After four hours of further review, this is what the jury decided: No slander. No malice. No damages for Atkinson. NFL commissioner Pete Rozelle fined him $1,500 for being a dirty player. Noll got docked $1,000 for criticizing another team’s player.
But that was four years after the Immaculate Reception. The event itself marking a precipitous boil of coming tensions.
The first half of the Immaculate Reception game was a 0-0 tie. It was a classic blustery, cold, and windy day in Pittsburgh. By the end of the third quarter the Steelers had mustered a 6-0 lead thanks to two field goals.
With 1:17 left in the game, Raiders’ QB Ken Stabler scored on one of the slowest 30-yard TD QB scrambles you will ever see.
What was the Immaculate Reception?
Trailing the Oakland Raiders 7–6, the Pittsburgh Steelers faced fourth-and-10 on their own 40-yard line with 22 seconds remaining in the game and no time-outs.
Steelers quarterback Terry Bradshaw, under heavy pressure, threw the ball to the Raiders’ 35-yard line, where it was intended for running back John Fuqua. At the exact moment the ball arrived, Raider’s safety Jack Tatum made contact with Fuqua and knocked him to the ground. The ball was sent flying backwards, end over end, headed towards the frozen turf field.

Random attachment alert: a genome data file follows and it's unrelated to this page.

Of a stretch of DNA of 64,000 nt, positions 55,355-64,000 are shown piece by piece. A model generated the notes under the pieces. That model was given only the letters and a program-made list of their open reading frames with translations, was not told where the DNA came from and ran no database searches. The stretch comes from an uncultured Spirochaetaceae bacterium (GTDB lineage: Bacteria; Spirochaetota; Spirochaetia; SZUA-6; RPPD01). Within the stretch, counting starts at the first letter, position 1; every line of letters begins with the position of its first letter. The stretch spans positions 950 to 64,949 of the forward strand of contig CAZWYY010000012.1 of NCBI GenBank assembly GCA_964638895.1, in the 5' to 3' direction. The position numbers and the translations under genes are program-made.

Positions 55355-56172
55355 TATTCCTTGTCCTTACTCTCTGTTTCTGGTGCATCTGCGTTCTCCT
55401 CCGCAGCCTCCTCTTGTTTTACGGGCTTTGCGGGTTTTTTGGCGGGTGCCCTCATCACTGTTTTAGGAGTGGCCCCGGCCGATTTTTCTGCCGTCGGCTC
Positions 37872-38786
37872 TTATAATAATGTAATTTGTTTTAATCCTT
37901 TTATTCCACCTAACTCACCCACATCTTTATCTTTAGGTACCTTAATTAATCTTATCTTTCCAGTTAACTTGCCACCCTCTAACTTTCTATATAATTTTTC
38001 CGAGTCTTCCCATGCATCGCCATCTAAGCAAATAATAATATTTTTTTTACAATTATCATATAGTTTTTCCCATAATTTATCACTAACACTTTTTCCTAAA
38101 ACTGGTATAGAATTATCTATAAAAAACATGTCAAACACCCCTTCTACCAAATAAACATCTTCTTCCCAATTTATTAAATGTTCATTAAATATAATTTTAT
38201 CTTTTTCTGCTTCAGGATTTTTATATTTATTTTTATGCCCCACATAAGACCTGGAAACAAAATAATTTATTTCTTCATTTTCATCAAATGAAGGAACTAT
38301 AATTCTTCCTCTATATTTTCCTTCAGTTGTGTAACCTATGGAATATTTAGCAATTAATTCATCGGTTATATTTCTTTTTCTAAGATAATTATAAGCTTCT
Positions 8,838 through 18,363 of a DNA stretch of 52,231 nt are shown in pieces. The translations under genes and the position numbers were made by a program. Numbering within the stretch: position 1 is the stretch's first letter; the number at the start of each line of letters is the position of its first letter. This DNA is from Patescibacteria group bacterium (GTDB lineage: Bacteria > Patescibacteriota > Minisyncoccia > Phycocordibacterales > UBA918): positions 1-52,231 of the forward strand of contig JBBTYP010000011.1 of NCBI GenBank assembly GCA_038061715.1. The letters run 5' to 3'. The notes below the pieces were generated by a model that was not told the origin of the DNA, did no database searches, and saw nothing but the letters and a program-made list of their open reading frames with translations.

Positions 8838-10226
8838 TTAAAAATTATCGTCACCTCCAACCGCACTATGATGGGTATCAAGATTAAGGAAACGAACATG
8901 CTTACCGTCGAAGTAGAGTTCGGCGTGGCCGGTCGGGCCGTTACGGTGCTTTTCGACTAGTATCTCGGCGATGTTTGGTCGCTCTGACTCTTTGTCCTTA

Steelers running back Franco Harris was blocking on the play, but gradually moved downfield as a received, once Bradshaw had to move out of the pocket.
Just as the ball hit the ground, Harris screamed in from nowhere and scooped it up, in stride. Harris ran past two Raiders defenders and used a stiff arm to ward off a Raiders defensive back and scored a TD.
The Immaculate Reception GIF:
“The critical question: whom did the football touch in the Fuqua/Tatum collision? If it bounced off Fuqua without ever touching Tatum, then Harris’s reception was illegal. If the ball bounced off only Tatum, or if it bounced off both Fuqua and Tatum (in any order), then the reception was legal.
The rule stated in pertinent part that if an offensive player touches a pass first, he is the only offensive player eligible to catch the pass. “However, if a [defensive] player touches [the] pass first, or simultaneously with or subsequent to its having been touched by only one [offensive] player, then all [offensive] players become and remain eligible” to catch the pass.”
So, what actually happened? Was the Immaculate Reception a legal play?
Depending on who you ask, you will get two completely different answers.
Raiders defender Tatum said that the ball did not bounce off him, both immediately after the game as well as in his memoirs. Steelers’ Fuqua has made a cottage industry of his involvement of the play, giving talks and public appearances where he remains coy but says he knows “exactly what happened” and will never tell.